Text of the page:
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Spotlight: CCI Initiative to Tackle Diversity in Computing

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Spotlight: CCI Initiative to Tackle Diversity in Computing

Date Published:
Friday, July 22, 2016

The lack of women in the information technology workforce directly affects the nation’s economic future — only 26 percent of IT professionals are women. This lack of gender diversity is a key factor to the growing shortage of tech talent; future U.S. graduates with bachelor’s degrees in computing can fill only 40 percent of the projected tech jobs in our nation.

UNC Charlotte’s College of Computing and Informatics (CCI) Women in Computing Initiative aims to tackle this national challenge.

Women represent half of the almost 28,000 students at UNC Charlotte. The Women in Computing Initiative is designed to tap into this vast talent pool by attracting more freshmen and undeclared women at the University to declare CCI majors and help them successfully graduate.

The Women in Computing Initiative is designed to tap into this vast talent pool by attracting more freshmen and undeclared women at the University to declare CCI majors and help them successfully graduate.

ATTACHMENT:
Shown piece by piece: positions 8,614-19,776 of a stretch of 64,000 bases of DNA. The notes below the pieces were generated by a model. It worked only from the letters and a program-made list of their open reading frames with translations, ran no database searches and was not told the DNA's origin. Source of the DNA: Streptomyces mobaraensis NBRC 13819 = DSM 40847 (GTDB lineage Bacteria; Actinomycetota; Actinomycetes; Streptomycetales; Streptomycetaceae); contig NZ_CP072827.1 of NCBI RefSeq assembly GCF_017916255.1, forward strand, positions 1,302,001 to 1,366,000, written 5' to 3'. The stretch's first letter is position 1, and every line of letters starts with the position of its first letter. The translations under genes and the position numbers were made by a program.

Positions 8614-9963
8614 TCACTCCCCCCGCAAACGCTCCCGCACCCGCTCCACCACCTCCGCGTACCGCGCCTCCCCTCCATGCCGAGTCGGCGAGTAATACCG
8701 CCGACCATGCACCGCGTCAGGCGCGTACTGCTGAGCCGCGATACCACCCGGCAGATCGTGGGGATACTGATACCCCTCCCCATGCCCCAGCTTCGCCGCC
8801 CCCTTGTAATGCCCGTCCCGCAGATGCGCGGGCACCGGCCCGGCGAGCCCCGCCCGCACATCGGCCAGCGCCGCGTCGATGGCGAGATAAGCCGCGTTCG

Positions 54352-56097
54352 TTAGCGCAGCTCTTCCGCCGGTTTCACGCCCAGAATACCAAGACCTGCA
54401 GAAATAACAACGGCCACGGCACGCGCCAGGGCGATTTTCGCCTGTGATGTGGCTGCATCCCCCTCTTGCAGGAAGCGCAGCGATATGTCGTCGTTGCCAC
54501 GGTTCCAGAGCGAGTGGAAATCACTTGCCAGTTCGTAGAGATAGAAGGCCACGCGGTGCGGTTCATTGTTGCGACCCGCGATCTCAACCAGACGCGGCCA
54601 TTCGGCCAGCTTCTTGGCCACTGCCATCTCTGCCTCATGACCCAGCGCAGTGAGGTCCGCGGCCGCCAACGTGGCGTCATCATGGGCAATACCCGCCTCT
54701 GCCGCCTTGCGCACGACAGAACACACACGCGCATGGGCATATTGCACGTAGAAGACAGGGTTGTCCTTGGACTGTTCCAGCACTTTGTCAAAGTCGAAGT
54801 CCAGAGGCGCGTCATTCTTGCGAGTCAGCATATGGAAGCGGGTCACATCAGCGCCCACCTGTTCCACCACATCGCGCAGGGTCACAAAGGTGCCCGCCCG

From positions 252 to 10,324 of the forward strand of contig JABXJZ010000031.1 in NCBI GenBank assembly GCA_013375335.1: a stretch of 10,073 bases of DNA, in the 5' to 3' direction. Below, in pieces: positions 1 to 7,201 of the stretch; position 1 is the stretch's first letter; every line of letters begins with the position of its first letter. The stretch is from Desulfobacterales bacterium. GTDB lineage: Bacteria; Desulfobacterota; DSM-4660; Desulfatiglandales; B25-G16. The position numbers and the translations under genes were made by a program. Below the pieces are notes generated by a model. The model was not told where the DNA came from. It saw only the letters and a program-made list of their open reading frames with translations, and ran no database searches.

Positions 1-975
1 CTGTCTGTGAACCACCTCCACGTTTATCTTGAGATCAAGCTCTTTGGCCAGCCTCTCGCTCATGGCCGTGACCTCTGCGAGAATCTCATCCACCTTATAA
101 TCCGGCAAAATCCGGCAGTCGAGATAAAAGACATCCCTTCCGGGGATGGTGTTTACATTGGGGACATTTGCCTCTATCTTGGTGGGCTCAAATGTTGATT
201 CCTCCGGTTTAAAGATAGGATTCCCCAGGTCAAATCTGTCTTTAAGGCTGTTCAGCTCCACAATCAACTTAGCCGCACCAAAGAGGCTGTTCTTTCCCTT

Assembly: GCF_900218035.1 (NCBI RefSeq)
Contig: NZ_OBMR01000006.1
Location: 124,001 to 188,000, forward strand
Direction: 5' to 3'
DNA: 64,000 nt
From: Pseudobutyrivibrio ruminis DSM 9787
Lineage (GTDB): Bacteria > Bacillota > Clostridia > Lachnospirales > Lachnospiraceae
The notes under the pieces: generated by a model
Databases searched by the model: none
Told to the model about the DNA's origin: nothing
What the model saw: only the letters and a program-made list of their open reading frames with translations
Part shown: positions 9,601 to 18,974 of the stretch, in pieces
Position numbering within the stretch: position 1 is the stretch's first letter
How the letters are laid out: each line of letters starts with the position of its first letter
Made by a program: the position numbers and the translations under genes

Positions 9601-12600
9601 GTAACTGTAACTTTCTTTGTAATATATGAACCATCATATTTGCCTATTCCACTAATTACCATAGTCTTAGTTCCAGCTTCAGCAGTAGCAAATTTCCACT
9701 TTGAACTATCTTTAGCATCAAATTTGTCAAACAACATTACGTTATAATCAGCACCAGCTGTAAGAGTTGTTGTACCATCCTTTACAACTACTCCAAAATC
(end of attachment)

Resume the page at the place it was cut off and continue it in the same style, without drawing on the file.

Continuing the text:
The College of Computing and Informatics is one of the largest computing programs in the United States and represents 25 percent of the overall UNC system’s enrollment in IT. However, only 16 percent of undergraduate CCI majors are women and attrition among female students is higher than their male counterparts.

"Our goal is simple," said CCI Dean Yi Deng. "Increase the percentage of women undergraduate majors from the current 16 percent to 30 percent, or 500 female undergraduate students in five years, and double the number of female graduates."

Key faculty and staff members have been assembled to define a strategic plan that will change the scope of gender diversity in IT in the Charlotte region. This detailed plan, with key milestones for scalability and sustainability, will certainly place UNC Charlotte and the College of Computing and Informatics at the forefront. CCI’s scale and its role as the dominant provider of tech talents in North Carolina, will be the driving force behind the objectives of the initiative which include:

  • Building large-scale industry, faculty and peer mentoring and support networks for women students. To date there are more than 75 industry mentors working with the female students.
  • A robust scholarship fund is in place for women to pursue CCI majors to rapidly build a community of women students and expand access to opportunities in computing. The Charlotte chapter of the Society of Information Management (SIM) established a $25,000 endowed scholarship, of which $15,000 was distributed in spring 2016.
  • CCI has created an active, hands-on curriculum, "FemmTech," to introduce and attract women to career prospects in computing. The course is open to men and women.
  • Ongoing efforts are underway to improve the college culture, policy and faculty leadership to build a welcoming environment for female students.

Deng added, "Our success will set a national model for others to follow. We invite business and industry to be a part of the movement to change the equation of gender diversity in computing."